Liberia serves primarily as the gateway to the Nicoya Peninsula (photos). It’s not a very big town but Costa Rica made the investment to build an international airport on the west side of Liberia along the road that leads to Nicoya. The Pacific side of the peninsula is lined with beautiful beaches, many with very good surfing opportunities. Playa Del Coco, a popular beach destination, is only about 30km from Liberia.
We spent 3 nights in Liberia getting our bearings and planning our next moves in Costa Rica. We stayed at a small but pleasant Hostel that is conveniently located near the bus station, the mercado and a supermarket, Maxi Bodega, which I believe is part of the Walmart empire. Our hosts, two young men, one a native of Costa Rica (Jesus), the other a transplant from Indianapolis (Shawn), made us feel very welcome and comfortable. Jesus is an artist and some of his paintings are hanging in the rooms of the hostel. The day after our arrival, they were heading to Playa del Coco for a half day to enjoy the beach and invited us to go along so that we could check it out and see if we wanted to spend a few days there. While there, we checked out some of the accommodations and booked a room for a subsequent visit.
While in Liberia, at the suggestion of our hosts, we visited Cortez Cascadas, a very pleasant waterfall with a nice pool for swimming. This is located off the highway about 10km south of Liberia. We also visited a Costa Rica tourism office in Liberia and were able to ask questions and get advice about our upcoming itinerary.
Clearly, as expected, Costa Rica is substantially more advanced economically than the rest of Central America (with the possible exception of Panama). The vehicles on the highways are newer, the towns have “upscale” shopping and costs are higher. We are able to find reasonably priced places to stay but food costs are on par with moderately priced US options.
So, from Liberia, we spent 4 nights in Playa del Coco at a simple hotel, (Cabinas del Coco) immediately across the boardwalk from the ocean. Costa Rica has implemented a restriction against any structure within 50 meters of the beach at high tide and this place is just at that point. Playa del Coco is near the Papagayo peninsula which is where the Four Seasons has a very high end resort property. Coco is a relatively tranquil town with a nice beach and gentle surf with lots of restaurants and souvenir shops meant to appeal to the tourists. There is also an undercurrent of real estate sales promotions. One of the partners in the hotel where we stayed told us that they are partnering with Marriott next year to re-develop their property, partially in anticipation that cruise ships will begin visiting Coco. We also took a walk to the next beach to the south, Playa Ocotal, smaller and less developed than Coco.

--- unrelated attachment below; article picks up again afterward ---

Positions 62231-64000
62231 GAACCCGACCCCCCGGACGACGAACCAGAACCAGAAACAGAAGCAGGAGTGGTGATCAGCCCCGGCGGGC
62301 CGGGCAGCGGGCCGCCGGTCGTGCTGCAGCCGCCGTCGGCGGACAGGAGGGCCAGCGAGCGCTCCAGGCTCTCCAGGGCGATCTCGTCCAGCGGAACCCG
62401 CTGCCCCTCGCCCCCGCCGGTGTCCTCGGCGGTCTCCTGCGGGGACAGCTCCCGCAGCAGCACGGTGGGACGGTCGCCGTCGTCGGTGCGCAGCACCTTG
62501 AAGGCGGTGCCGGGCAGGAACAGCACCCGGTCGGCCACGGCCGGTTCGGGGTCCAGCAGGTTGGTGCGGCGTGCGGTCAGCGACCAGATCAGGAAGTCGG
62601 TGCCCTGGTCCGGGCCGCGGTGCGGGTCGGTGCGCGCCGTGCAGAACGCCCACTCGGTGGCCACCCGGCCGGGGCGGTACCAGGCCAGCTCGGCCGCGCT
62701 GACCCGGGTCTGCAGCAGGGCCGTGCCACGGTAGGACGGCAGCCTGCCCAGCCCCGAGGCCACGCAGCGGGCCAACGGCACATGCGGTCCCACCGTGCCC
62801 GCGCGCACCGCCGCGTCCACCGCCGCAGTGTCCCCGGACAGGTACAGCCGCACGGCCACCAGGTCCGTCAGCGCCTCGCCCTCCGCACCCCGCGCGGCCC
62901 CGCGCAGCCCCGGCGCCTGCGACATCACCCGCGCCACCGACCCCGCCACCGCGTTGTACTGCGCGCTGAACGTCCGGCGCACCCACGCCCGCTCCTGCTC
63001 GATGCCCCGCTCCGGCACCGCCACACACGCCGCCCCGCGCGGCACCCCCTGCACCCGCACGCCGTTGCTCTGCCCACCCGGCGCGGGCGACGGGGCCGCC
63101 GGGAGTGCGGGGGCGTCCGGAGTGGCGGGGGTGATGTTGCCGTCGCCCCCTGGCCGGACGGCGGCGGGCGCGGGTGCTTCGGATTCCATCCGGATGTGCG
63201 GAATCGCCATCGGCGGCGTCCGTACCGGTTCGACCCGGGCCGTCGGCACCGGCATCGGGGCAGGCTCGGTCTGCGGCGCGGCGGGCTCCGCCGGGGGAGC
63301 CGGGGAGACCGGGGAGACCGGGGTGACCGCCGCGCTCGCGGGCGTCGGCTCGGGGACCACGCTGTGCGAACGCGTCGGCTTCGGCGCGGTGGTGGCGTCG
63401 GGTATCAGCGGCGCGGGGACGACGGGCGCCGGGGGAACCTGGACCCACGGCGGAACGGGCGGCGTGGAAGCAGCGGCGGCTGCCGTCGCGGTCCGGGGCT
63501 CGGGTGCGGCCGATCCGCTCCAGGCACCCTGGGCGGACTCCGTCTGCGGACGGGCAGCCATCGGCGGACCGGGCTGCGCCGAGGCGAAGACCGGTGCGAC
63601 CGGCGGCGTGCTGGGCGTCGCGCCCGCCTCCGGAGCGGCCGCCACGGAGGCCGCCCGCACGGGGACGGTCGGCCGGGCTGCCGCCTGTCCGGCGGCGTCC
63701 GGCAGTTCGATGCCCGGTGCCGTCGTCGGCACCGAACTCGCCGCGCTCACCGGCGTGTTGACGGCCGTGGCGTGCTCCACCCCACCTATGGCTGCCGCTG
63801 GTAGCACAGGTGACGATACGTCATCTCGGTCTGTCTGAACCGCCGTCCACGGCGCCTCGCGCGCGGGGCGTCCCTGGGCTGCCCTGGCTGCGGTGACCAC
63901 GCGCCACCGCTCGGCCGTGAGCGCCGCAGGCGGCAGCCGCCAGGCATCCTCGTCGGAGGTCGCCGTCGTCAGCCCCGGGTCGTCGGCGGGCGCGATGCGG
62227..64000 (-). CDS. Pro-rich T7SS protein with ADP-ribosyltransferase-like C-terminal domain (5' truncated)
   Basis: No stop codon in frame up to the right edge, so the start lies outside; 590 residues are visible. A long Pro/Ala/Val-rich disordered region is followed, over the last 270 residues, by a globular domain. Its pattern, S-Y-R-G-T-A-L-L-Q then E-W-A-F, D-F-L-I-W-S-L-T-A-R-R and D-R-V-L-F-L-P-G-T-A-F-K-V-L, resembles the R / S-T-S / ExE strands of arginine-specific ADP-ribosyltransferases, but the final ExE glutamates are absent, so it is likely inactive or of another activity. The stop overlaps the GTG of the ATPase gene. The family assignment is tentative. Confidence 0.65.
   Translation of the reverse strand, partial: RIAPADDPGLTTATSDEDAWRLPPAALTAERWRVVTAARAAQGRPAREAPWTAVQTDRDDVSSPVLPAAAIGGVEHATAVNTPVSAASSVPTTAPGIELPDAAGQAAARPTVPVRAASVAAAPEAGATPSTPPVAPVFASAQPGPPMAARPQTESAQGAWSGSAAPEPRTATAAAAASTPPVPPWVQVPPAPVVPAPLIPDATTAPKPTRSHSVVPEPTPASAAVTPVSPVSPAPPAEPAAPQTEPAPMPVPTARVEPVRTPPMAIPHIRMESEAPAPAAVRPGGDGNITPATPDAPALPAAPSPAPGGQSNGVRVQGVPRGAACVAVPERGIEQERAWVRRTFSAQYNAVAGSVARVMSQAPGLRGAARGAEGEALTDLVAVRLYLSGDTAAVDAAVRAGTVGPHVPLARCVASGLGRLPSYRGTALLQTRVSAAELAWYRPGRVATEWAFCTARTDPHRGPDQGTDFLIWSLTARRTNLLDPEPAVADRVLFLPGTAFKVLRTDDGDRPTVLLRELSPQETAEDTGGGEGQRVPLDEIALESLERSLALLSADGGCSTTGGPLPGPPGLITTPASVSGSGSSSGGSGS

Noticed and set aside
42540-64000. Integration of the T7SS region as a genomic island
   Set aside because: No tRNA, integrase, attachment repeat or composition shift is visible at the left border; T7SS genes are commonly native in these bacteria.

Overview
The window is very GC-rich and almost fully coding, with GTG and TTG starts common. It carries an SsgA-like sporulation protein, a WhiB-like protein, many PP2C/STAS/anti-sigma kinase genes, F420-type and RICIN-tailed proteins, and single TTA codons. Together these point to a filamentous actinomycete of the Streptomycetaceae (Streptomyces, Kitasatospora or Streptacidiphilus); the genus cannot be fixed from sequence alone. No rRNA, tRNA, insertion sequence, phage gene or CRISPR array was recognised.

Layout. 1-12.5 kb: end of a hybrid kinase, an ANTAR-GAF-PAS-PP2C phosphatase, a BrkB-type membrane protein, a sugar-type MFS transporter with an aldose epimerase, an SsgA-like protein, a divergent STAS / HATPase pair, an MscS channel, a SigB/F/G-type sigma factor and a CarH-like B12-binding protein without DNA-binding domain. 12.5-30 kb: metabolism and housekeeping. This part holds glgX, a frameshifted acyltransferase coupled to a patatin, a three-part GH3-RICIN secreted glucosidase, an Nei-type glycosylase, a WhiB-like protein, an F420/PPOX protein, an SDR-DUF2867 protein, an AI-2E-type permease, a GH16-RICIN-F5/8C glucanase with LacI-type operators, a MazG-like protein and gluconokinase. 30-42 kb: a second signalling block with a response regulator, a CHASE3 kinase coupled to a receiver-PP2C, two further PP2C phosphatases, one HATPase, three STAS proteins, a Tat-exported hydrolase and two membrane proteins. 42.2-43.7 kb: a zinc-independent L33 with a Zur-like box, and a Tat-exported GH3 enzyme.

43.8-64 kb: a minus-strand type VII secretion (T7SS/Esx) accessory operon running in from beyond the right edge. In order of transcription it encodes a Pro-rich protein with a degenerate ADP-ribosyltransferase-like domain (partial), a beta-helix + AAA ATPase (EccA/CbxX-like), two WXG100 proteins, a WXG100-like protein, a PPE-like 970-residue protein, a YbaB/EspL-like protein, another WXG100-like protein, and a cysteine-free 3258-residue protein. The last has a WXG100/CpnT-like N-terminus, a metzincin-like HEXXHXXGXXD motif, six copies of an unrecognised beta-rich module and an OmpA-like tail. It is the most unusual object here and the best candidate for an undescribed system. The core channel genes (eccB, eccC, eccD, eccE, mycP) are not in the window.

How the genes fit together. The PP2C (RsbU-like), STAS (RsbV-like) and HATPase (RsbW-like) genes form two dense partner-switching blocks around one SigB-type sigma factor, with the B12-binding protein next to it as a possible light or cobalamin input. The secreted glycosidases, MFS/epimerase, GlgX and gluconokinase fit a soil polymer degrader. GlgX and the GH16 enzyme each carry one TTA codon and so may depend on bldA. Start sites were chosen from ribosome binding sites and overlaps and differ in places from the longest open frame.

From Coco, we scooted further down the Pacific coast to Playa Samara, a hot, 3 bus segment trip. Samara sits on a large south facing beach (since it’s near the tip of the Peninsula) with a gentle slope into the water. When we booked the place to stay in Samara we didn’t realize that it wasn’t in the main part of town, but is down the beach to the east, about a 20 minute walk. This turned out to be a nice thing. Casa Brian sits across a dirt road from the beach and is owned by an ex-Canadian named Brian who has created a very chill spot with a nice open air patio with hammocks, books, music and shared kitchen. Nearby is a simple market and a couple of places that serve meals at dinner but if you want more options then make the walk into “town”. Also, since the fishermen bring in fish every day, we chose to get some red snapper and prepare it for our dinner one night. Very nice. One day, we made the walk down to the next beach to the south, Playa Carillo which has no real development on it and was pretty much deserted when we were there.
We’ve enjoyed our time in this part of Costa Rica and can see how lots of people have felt the pull to remain here or to invest in property here to visit often, especially those from the colder parts of North America. It’s hot but we’re told that the really hot time is around March. Also, the mosquitos are relentless, but that’s been our experience so far throughout Nicaragua and Costa Rica. From here, we’ll be heading to higher elevations and (hopefully) cooler temps, but no doubt, the mosquitos will be remain.